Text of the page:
Meditation: The Amish Show us a Better Way
A new command I give you: Love one another. As I have loved you, so you must love one another. By this all men will know that you are my disciples, if you love one another. (NIV, John 13:34-35)
This week the morning news programs discussed forgiveness. Experts gently questioned if it is psychologically healthy for the Amish to forgive the shooter so soon. The unanswered question is still afloat on the airwaves. Few people can embrace the idea of forgiveness because it seems to be the opposite of human nature.
As a nation we choose anger. It is what almost always motivates and inspires us to action. “Righteous indignation “ is what fuels conflicts within our families, communities and our world. We are justified, we reason, to be angry and to respond out of that anger with aggression. This week’s story is showing the world the face of God. It is a model which demonstrates the beauty of forgiveness.
The Amish are showing us a better way when faced with tragedy. They responded with sorrow for all involved, even the family of the shooter. He was their neighbor! Loving one’s neighbor as one’s self is still the most simple explanation of how to live in community. People around the county are wanting to help with medical and funeral expenses. According to the media, the Amish agreed to this only if the money can be shared with the shooter’s widow and children.
The morning news experts on forgiveness explained that the Amish have been practicing forgiveness for generations implying that it is almost innate by now. I am sure that it is as difficult for them as it is for each of us. Perhaps an embracing community makes it a little easier but each of them experiences the gamut of human emotions.
Charles Carl Roberts will for ever be identified as “the shooter“. If only he had learned to forgive perhaps this tragedy would never have happened. His suicide letter cited his inability to forgive himself for what he describes as “molestation of minors” when he was 12 (unconfirmed). He also speaks of the loss of their still born child and his anger at God. It appears that the anger he had toward himself became the core of his personality. It was the thing which defined him. He could not forgive himself.
There are many mysteries about the mind and behavior but clearly our identities and the things we focus our attention on contribute to our perceptions and behaviors. He did not love himself, did not forgive himself and therefore could not love his neighbors. His jealousy turned to hatred which resulted in murder.
The power of forgiveness is poorly understood in our society. Our Politicians know how to use anger and fear to gain power. Our national leaders are experts in violence and call us to war. As a nation we train people to kill and destroy and fight back. What we do not know is forgiveness. We do not seem to value it, we do not study it, practice it, or teach it. Our Department of War was renamed the Department of Defense but still the focus is on destruction rather than understanding, compassion and diplomacy.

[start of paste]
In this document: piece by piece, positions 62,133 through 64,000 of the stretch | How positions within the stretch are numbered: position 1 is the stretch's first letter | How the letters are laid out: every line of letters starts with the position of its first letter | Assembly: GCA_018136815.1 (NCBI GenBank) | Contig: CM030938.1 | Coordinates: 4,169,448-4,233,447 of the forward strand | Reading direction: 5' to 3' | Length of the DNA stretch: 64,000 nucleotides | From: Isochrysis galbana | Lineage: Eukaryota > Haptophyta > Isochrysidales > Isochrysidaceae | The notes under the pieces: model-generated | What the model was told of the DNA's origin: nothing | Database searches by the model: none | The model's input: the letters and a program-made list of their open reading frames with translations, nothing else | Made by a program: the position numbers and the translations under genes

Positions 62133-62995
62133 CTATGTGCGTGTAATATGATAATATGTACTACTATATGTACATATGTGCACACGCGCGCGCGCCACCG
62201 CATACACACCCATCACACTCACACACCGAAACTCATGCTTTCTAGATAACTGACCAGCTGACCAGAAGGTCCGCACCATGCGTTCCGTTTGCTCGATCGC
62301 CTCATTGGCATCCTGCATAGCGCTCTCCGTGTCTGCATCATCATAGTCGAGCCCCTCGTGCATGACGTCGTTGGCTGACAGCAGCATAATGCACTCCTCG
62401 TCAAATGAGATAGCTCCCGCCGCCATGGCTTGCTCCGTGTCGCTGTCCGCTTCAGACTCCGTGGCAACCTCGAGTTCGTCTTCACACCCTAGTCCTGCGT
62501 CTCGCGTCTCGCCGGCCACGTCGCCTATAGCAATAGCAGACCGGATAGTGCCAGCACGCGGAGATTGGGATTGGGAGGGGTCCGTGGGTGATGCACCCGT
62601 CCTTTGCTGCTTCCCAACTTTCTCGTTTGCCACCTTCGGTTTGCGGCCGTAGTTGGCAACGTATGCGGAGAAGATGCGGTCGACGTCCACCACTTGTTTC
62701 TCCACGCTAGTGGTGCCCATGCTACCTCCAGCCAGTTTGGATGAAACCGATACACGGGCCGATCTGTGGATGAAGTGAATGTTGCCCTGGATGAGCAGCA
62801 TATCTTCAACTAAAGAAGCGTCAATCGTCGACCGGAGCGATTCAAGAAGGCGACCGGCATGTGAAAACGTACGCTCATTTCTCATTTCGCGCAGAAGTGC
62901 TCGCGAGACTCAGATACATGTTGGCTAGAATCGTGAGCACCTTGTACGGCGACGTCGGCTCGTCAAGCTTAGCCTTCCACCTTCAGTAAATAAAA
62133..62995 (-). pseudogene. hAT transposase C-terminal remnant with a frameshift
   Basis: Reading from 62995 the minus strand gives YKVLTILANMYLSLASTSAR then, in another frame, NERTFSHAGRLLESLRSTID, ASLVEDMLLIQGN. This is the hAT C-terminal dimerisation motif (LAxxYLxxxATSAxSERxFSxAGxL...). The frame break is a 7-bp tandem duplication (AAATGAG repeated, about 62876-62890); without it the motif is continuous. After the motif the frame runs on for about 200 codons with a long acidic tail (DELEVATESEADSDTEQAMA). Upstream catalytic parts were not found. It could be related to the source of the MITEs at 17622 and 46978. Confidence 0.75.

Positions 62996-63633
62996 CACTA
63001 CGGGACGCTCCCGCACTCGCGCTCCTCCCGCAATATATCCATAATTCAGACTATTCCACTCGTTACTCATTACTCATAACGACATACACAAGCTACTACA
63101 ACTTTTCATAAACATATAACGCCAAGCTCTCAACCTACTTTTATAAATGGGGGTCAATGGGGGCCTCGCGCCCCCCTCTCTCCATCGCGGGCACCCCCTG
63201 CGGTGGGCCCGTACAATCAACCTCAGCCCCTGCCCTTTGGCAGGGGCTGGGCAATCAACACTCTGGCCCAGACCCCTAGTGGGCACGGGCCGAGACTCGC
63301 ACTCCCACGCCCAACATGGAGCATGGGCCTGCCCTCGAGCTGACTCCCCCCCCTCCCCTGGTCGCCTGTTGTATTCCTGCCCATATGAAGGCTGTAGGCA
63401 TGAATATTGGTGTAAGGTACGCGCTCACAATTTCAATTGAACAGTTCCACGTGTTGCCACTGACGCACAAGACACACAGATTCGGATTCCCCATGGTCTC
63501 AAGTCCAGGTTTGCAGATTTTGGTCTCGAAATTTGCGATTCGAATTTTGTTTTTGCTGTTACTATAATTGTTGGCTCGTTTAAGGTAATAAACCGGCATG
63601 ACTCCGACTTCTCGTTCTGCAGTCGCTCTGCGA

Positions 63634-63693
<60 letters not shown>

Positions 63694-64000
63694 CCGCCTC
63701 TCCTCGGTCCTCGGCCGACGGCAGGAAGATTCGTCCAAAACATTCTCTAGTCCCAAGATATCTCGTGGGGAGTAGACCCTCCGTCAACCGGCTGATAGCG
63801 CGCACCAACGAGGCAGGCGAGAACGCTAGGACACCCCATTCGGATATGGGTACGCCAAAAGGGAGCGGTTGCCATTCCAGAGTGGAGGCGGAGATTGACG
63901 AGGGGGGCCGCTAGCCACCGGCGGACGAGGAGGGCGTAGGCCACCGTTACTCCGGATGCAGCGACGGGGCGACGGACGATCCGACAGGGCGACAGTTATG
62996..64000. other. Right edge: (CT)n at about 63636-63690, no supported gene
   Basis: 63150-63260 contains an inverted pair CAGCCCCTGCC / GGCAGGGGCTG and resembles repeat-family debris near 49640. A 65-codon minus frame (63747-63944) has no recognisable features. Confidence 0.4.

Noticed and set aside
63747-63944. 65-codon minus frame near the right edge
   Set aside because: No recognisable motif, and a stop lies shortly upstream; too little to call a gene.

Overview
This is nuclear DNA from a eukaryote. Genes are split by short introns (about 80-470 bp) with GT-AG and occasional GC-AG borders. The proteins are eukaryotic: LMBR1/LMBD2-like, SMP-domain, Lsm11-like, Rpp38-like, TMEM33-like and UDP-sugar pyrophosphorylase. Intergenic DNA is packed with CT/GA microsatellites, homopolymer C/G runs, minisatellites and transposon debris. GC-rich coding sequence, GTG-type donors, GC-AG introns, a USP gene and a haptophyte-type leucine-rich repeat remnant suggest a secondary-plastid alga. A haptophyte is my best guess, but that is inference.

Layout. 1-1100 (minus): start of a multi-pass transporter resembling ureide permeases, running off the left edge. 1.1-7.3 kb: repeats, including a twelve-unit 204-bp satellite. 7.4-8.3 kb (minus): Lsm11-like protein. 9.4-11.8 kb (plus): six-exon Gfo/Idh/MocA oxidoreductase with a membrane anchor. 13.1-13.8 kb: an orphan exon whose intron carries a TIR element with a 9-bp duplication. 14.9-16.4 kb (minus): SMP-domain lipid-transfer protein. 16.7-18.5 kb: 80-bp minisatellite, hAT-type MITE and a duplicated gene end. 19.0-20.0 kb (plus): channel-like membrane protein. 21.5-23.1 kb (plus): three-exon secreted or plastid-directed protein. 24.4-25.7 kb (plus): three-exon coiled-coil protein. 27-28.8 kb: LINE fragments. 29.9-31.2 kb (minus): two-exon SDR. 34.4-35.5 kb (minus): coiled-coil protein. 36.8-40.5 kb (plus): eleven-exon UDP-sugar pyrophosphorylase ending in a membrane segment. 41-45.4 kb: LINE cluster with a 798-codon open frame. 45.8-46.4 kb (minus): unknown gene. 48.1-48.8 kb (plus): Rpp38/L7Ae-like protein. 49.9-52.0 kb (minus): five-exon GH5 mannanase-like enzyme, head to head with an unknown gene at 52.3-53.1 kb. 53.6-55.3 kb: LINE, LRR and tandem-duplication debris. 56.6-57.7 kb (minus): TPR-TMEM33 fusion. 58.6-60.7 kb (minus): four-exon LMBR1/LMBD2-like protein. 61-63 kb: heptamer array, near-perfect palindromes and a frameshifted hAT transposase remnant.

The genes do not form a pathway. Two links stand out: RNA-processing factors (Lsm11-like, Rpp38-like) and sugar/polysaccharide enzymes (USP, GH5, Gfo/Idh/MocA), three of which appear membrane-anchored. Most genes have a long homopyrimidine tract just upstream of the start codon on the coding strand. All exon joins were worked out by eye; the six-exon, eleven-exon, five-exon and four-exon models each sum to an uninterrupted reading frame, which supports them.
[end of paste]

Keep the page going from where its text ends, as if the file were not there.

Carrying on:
Imagine if as a nation on 9/11/01 we had responded as the Amish did this week. What if we had mourned the loss of all on that day and reached out to understand the hatred and anger which fueled it. Perhaps there would not be so many unanswered questions today. What if we had been able to realize that none of us are good, “no not one “, rather than set ourselves up as good and identify the “axis of evil”. What if we had refused to give in to our fears, seek revenge, and change our society and daily lives to accommodate hatred.
Forgiveness involves humility, understanding, gratitude and love. In Humility we realize that we are all vulnerable and capable of sin. In Understanding we are able to have empathy for the other and imagine the pain and suffering of their experiences. In gratitude we can overcome jealousy and loss. In love we are embraced by the power of God and know that no matter what happens we are a community. There are some things worse than death because love endures beyond the grave.
Prayer: God of love, we seek to bear the burdens of our neighbors; the Amish of Lancaster County and the family of Charles Roberts. We mourn the loss of the children and the destructive nature of anger, jealousy, and hatred. In this case we thank you for the witness of love, compassion and faith and the example of a better way . Let us go and do likewise. Amen
Action: Take a personal inventory of areas in your own life where unforgiveness resides. Are you holding a grudge against yourself or someone else which separates you from community? Are you angry, jealous , unthankful or insensitive? Learn more about the role of forgiveness in mental health at. http://www.catholic.org/featured/headline.php?ID=3622 Consider helping to impact our nation by balancing the department of defense with a department of Peace. Learn about the Department of Peace initiative at http://en.wikipedia.org/wiki/United_States_Department_of_Peace